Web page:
Paper Folks, Printers, Boutique Catalog Vendors - please join us.


P.S.: You're probably wondering what the future is. Nearly fifteen years of catalog optimization projects clearly outline the future. Here's what is coming.
  1. If you have 100,000 twelve-month buyers today that you mail, you will mail 10,000 of them in three years.
  2. If you mail 100,000 twelve-month buyers eight times per year today, you will mail 10,000 twelve-month catalog-loving addicts twenty-four times per year in three years. You might mail them catalogs, you might mail them loyalty information, but you will only communicate to a small number of customers who care. Everybody else is digital, and you will have to spend very little money on them to be profitable (hint - you'll be a media company to your community).

Disagree? Send me an email (kevinh@minethatdata.com) with your thesis.


P.P.S.:  Don Libey would be 80 years old, +/- today ... and he'd have a field day calling out the vendor industry on how they damaged my clients. It would be breathtaking.


P.P.P.S.:  I bring this up (and the amount of time I'm spending on this going forward will decrease, significantly) because I'm tired of you being blamed and criticized for something fully out of your control.

June 16, 2024

Just ... Classic

This happened about a decade ago ... a CEO hated, and I mean HATED "old fashioned" merchandise sold by a brand. So the CEO discontinued a bunch of long-term winning items, replacing them with what were called "fashion forward" items.

Sales dropped, almost immediately, by about 10%. The CEO pressured everybody to figure out "what was wrong", but everybody knew what was wrong.

Think about McDonalds ... what happens if they discontinue the Quarter Pounder with Cheese? It almost wouldn't matter what they replaced it with - they're gonna suffer a sales decline.

Anytime you want to reinvent your merchandise assortment you almost have to reinvent your customer file / community at the same time. Ticking off your existing customers while failing to cultivate new customers is just a classic recipe for trouble.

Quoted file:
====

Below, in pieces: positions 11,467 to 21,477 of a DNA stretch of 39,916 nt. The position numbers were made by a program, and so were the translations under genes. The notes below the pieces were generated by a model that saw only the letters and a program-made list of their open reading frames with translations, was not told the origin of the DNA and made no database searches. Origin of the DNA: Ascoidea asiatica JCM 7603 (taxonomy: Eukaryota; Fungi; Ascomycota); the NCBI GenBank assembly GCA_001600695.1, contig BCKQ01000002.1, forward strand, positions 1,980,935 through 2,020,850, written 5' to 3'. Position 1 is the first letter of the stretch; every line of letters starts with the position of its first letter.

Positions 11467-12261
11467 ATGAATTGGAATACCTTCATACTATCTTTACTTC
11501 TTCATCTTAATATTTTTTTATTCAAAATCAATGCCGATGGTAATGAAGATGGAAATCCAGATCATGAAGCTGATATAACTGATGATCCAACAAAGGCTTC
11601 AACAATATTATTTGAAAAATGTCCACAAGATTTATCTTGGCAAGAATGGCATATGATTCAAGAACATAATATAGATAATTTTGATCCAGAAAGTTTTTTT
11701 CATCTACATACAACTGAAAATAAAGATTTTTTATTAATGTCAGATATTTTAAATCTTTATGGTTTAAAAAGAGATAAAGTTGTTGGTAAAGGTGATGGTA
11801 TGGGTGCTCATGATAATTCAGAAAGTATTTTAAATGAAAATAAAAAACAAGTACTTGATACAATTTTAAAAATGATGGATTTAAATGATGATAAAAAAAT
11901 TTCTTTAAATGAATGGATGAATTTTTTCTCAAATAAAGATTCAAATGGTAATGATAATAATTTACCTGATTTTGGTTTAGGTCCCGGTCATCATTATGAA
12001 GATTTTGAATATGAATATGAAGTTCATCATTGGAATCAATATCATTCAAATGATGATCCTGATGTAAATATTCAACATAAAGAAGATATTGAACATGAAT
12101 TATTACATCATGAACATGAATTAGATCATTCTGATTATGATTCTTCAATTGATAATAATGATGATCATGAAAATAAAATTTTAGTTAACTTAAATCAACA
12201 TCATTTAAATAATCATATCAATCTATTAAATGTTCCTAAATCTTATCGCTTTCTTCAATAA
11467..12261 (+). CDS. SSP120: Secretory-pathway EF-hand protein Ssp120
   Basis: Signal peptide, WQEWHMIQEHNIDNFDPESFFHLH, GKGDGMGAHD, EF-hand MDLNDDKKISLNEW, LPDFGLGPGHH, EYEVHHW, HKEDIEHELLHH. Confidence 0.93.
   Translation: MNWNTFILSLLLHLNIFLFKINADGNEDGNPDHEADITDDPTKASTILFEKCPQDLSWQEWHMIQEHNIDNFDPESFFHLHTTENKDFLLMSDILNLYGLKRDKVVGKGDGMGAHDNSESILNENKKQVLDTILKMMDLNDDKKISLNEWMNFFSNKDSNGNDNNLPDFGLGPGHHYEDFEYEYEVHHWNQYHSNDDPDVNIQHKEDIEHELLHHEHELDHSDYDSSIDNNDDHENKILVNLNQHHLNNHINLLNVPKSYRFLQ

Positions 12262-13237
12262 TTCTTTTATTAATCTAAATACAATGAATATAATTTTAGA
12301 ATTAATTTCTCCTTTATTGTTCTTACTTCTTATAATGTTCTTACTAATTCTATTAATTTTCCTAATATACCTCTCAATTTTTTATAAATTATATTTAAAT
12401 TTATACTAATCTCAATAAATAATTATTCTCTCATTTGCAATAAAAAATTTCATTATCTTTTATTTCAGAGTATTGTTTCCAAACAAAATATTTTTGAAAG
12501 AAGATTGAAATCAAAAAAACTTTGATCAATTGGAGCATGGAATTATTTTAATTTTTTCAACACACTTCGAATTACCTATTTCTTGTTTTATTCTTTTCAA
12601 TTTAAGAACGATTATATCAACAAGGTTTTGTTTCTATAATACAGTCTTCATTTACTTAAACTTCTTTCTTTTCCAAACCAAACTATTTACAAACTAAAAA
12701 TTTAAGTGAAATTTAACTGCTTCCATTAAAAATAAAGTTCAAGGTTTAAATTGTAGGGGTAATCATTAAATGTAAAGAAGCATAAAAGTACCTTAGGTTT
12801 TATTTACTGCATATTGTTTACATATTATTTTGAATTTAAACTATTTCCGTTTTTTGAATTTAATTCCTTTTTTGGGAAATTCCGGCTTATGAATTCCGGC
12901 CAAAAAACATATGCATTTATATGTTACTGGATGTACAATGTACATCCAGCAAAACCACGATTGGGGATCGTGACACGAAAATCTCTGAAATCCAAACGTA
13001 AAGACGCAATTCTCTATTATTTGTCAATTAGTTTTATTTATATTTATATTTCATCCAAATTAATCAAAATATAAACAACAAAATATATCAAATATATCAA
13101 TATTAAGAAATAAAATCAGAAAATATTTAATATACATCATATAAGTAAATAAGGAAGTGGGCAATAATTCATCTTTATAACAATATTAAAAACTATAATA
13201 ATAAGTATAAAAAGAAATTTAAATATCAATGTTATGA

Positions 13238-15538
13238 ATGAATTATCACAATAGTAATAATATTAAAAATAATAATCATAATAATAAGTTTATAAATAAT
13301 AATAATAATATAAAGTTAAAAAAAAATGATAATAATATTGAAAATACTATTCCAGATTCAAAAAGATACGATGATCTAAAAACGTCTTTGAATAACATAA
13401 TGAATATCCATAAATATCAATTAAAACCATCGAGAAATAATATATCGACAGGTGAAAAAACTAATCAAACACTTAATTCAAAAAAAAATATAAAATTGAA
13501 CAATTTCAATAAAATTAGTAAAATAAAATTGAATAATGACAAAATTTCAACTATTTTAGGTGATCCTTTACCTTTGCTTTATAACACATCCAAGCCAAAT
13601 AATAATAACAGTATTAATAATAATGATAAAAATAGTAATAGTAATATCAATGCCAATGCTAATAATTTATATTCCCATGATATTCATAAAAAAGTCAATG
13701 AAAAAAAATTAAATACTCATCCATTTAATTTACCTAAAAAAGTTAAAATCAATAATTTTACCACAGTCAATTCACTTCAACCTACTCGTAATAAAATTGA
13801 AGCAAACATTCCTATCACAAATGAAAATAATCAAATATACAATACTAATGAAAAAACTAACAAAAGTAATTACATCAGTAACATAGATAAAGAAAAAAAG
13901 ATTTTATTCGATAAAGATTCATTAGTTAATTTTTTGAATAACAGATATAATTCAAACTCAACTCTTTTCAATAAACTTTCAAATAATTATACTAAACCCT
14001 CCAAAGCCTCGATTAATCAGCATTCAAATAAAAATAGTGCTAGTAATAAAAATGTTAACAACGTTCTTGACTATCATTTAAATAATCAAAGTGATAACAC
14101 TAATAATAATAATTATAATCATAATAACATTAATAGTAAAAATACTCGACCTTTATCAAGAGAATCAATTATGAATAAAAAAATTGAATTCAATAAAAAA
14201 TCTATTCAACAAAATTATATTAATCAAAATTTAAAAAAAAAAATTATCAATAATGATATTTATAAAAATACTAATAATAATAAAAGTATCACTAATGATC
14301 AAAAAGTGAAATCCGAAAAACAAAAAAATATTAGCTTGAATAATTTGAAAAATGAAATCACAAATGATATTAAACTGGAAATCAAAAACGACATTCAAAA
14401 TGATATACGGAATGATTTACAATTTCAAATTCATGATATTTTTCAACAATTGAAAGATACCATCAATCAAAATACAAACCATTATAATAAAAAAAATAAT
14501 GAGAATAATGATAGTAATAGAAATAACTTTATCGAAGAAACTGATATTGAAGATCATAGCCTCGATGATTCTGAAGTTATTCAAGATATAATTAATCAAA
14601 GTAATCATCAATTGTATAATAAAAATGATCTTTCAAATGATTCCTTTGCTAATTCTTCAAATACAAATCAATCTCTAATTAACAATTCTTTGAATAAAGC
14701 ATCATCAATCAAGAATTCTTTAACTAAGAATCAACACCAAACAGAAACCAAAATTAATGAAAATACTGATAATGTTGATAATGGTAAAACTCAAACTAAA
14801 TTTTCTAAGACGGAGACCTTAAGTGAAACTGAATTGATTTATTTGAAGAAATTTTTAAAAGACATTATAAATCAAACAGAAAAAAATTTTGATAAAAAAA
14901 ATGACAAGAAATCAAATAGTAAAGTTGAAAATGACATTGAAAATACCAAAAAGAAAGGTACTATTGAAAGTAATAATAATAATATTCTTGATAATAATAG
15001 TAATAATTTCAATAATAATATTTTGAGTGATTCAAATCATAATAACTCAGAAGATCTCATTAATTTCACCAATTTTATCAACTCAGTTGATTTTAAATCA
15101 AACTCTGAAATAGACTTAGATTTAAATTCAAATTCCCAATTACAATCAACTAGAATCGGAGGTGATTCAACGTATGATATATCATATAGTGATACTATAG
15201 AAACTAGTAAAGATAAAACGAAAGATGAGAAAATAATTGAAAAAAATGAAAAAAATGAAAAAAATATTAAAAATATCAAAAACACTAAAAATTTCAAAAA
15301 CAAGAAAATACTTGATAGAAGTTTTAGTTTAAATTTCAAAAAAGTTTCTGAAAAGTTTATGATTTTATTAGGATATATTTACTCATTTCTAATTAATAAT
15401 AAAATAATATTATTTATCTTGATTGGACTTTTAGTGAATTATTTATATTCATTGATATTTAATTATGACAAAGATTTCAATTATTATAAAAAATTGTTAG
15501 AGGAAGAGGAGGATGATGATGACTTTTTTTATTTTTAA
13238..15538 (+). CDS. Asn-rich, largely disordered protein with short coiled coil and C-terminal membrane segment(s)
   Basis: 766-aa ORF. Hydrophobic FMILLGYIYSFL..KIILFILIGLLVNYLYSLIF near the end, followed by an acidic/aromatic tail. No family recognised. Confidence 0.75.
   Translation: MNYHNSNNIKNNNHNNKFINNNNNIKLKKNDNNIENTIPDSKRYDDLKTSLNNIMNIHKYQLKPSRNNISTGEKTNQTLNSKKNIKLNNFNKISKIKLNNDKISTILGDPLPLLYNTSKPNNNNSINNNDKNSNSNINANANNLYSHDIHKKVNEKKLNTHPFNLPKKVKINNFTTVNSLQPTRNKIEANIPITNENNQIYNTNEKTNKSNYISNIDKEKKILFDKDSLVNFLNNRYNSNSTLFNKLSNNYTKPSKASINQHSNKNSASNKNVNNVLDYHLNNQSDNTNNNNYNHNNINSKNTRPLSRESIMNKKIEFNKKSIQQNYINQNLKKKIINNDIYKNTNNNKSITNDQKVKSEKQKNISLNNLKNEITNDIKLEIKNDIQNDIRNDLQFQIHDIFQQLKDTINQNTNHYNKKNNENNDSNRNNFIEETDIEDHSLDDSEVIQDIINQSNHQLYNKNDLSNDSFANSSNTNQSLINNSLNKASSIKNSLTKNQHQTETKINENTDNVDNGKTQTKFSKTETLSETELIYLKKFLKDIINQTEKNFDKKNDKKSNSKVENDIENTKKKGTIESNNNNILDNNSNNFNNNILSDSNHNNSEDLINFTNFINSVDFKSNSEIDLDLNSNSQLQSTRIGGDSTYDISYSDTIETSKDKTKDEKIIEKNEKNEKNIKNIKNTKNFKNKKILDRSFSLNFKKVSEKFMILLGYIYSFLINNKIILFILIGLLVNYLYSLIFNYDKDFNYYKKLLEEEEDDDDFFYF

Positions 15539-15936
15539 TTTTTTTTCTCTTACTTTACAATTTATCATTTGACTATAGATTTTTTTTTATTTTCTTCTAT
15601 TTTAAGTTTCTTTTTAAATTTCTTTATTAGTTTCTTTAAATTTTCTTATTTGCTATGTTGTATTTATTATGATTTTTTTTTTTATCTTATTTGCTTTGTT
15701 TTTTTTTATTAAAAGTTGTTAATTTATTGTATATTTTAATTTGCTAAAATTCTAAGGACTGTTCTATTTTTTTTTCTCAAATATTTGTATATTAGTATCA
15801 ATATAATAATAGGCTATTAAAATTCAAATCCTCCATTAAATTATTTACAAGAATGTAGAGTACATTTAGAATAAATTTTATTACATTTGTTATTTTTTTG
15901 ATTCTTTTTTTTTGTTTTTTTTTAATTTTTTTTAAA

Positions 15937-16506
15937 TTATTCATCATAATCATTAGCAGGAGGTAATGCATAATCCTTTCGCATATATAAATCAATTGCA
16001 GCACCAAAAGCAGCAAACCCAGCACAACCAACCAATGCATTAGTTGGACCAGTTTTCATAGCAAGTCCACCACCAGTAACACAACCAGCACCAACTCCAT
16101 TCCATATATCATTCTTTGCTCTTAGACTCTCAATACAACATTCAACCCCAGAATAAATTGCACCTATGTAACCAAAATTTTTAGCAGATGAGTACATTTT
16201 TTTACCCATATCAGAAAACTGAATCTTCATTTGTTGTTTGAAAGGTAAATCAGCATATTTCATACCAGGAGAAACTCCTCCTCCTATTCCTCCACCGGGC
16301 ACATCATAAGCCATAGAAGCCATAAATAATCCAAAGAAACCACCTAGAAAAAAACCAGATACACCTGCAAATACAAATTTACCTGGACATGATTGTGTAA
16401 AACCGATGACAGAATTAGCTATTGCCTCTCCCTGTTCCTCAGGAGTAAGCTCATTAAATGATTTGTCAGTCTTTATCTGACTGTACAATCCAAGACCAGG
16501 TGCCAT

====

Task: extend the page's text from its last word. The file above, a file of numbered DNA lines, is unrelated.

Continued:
June 13, 2024

An Industry That Is Lost

Can I show you what it looks like when an industry is lost?


Here's Macy's.




JCP.




Chicos.




In the Company of Dogs. Not as dire as the other examples, but the message is clear.




Eddie Bauer.




Let's revisit a few of my hobbies ... how about headphones, what does Headphones.com feature?



Oh, a new set of headphones ... yeah, let's click through the pre-order button and see how much these bad boys cost.




Oh my goodness. $8,000. And I can only pre-order them. You are discounting like crazy and they're featuring an $8,000 set of cans that you can't even order yet. But yeah, let's keep adhering to the retail calendar for June.

How about Pickleball Central?



It's product focused ... on shoes. They're not adhering to the retail calendar for June, either. What's wrong with them?

You attract the community you deserve.

My industry craves building a community that will never, ever buy from us unless we cheapen everything we sell.

This is an industry that is lost.

Show some creativity.

Be proud of what you sell.

June 11, 2024

Best Practices? Probably Not. Sold Out? Yeah!

From time to time I share information with you from the fish monger in downtown Phoenix. And I know you'll tell me that they're a small business, you are a "brand" and therefore you cannot do what they do.

Wrong.

Look at the yellow-highlighted text below (they did the highlighting, not me, not exactly a best practice in email marketing).



"We sold a record number of them last week."

Here's the thing. You have a thousand styles or maybe seven thousand skus. For some of those styles, you sold a record number of them last week, right? It's mathematically impossible that you didn't sell a record number of "something".

Is there a reason you aren't proud of this fact?

Is there a reason you conceal these facts from your customer?

Why not tell your community exactly what is selling well, and create some urgency?

I mean, stop doing this.


Think about it ... that tepid message above tells the customer that NOBODY WANTED the junk they're forcing on you. Nobody.

My fish monger is telling you what customers care about.

You attract the community you deserve.

June 09, 2024

Disappointing Moments

Here's Headphones.com celebrating the release of a new closed-back headphone.